North Korea: Missile update. The latest story leaked to Inside The Ring is that the two Musudan intermediate range ballistic missiles have returned to storage after all. Some analysts attribute this action to Chinese pressure on North Korea.
Comment: North Korean apparently stood down the missiles and returned them to storage when it stood down the entire armed forces from high combat readiness on 30 April.
China-North Korea: Update. China’s Foreign Ministry declined Wednesday, 8 May, to confirm the Bank of China’s closure of the account of the North Korean Foreign Trade Bank. In response to a question at Wednesday’s news conference, Ministry spokeswoman Hua Chunying said, “For specifics, please refer it to competent Chinese authorities.”
Sources of the Daily NK reported that since 7 May, “other Chinese state banking entities including China Construction Bank have apparently ceased business dealings with North Korean financial entities as well. The banks did so in accordance with guidance handed down by the China Banking Regulatory Commission, and as such is actually a policy of the Chinese government.”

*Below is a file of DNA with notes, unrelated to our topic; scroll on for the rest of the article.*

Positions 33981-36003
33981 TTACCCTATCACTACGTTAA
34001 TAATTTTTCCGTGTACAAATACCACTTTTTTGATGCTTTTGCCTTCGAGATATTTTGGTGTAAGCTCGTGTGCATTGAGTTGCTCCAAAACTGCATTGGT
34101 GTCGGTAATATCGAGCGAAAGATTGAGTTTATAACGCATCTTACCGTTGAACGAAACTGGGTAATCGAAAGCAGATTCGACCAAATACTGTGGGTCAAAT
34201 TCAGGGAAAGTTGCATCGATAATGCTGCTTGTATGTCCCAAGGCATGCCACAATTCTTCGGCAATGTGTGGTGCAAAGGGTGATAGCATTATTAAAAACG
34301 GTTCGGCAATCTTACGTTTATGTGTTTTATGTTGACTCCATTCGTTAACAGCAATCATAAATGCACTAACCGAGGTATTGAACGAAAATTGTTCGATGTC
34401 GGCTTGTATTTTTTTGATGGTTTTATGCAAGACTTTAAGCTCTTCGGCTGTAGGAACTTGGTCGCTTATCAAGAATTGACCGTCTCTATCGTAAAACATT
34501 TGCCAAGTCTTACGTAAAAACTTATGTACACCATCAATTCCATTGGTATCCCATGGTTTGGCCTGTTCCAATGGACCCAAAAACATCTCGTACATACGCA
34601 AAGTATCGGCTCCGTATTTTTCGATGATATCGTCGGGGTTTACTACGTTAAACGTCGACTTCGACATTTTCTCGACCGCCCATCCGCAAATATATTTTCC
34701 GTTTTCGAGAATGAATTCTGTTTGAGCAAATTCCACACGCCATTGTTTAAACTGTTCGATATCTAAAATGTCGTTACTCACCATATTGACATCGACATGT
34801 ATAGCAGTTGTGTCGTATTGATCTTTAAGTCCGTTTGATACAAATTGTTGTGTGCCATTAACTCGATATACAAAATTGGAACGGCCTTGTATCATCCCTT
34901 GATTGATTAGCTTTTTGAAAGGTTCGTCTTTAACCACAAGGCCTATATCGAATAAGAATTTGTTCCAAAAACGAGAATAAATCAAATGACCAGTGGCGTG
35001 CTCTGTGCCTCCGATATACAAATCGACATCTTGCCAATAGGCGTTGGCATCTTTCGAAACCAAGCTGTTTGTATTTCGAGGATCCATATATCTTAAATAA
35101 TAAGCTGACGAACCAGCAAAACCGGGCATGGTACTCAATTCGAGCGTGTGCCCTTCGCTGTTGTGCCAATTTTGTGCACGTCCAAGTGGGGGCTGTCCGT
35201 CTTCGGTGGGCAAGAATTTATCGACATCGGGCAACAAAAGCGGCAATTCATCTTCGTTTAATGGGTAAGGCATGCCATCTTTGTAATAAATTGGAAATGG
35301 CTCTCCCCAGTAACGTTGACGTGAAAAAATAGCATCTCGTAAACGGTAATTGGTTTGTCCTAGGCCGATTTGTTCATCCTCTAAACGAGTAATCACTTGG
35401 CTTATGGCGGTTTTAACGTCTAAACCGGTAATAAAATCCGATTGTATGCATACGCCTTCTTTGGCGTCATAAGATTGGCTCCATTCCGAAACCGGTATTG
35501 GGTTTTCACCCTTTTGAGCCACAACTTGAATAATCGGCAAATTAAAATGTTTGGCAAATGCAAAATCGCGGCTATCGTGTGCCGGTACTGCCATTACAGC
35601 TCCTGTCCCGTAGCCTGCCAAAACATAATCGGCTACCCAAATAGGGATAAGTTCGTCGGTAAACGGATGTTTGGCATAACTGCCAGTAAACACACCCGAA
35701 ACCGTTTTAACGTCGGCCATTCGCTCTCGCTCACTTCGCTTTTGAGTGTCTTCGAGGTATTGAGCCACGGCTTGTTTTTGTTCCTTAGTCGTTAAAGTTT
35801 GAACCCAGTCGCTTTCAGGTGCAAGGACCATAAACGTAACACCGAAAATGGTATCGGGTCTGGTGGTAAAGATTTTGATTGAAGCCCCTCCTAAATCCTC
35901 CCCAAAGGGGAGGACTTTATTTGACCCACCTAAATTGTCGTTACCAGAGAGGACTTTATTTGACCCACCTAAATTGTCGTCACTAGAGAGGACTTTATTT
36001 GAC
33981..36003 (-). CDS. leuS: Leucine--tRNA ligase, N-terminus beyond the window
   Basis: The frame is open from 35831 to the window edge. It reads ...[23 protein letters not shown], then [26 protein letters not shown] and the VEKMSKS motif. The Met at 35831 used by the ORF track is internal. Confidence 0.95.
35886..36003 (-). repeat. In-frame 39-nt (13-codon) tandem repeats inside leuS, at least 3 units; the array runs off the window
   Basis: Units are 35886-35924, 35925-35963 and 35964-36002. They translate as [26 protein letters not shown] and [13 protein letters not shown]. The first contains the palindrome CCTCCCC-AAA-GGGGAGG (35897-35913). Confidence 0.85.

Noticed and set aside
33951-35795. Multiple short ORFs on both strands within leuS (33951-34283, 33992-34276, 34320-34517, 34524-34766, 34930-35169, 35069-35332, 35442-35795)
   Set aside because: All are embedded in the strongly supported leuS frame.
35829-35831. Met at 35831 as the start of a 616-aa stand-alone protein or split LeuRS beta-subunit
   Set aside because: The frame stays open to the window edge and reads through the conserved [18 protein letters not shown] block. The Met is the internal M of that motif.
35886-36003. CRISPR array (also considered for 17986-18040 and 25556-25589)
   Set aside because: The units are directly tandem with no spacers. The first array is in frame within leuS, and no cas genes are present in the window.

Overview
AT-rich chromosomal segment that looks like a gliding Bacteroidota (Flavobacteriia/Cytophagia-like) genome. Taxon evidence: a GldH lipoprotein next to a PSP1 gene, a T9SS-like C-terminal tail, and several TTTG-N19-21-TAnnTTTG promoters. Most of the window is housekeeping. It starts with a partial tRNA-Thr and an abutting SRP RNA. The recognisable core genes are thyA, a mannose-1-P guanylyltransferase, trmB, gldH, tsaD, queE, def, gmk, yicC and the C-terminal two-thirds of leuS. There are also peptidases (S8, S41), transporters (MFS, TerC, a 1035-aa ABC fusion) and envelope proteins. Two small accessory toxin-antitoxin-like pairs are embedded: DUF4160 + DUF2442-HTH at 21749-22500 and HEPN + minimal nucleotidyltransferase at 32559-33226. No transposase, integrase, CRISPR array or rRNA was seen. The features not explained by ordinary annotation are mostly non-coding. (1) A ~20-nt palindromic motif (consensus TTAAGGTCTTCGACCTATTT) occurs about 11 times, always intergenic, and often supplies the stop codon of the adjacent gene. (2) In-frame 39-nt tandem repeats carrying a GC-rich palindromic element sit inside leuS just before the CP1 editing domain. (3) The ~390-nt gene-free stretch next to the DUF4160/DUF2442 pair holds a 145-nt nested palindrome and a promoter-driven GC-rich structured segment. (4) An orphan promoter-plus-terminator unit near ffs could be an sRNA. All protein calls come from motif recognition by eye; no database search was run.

Comment: If the Chinese are exerting economic pressure against North Korea as punishment for refusing to listen to guidance, some reaction by North Korea should become evident soon. Such action would represent a strategic change in China’s relationship with North Korea. More on this later.
China-Japan: The official newspaper, the People’s Daily, on Wednesday published an article advocating a review of Japanese sovereignty over the Ryuku Islands which include Okinawa.
The authors of the article, two scholars at the Chinese Academy of Social Sciences, said the Ryukyus were a tributary state of China before Japan annexed the islands in the 1879.
“Unresolved problems relating to the Ryukyu Islands have reached the time for reconsideration,” wrote Zhang Haipeng and Li Guoqiang, citing post-World War II declarations that required Japan to return Chinese territory. The article also repeated Chinese government arguments for China’s historical claims to the Diaoyu/Senkakus.
The Chinese foreign ministry spokeswoman Hua Chunying repeatedly refused to give a direct answer when asked whether Beijing considers the Ryukyu chain a part of Japan at a regular press briefing on Wednesday.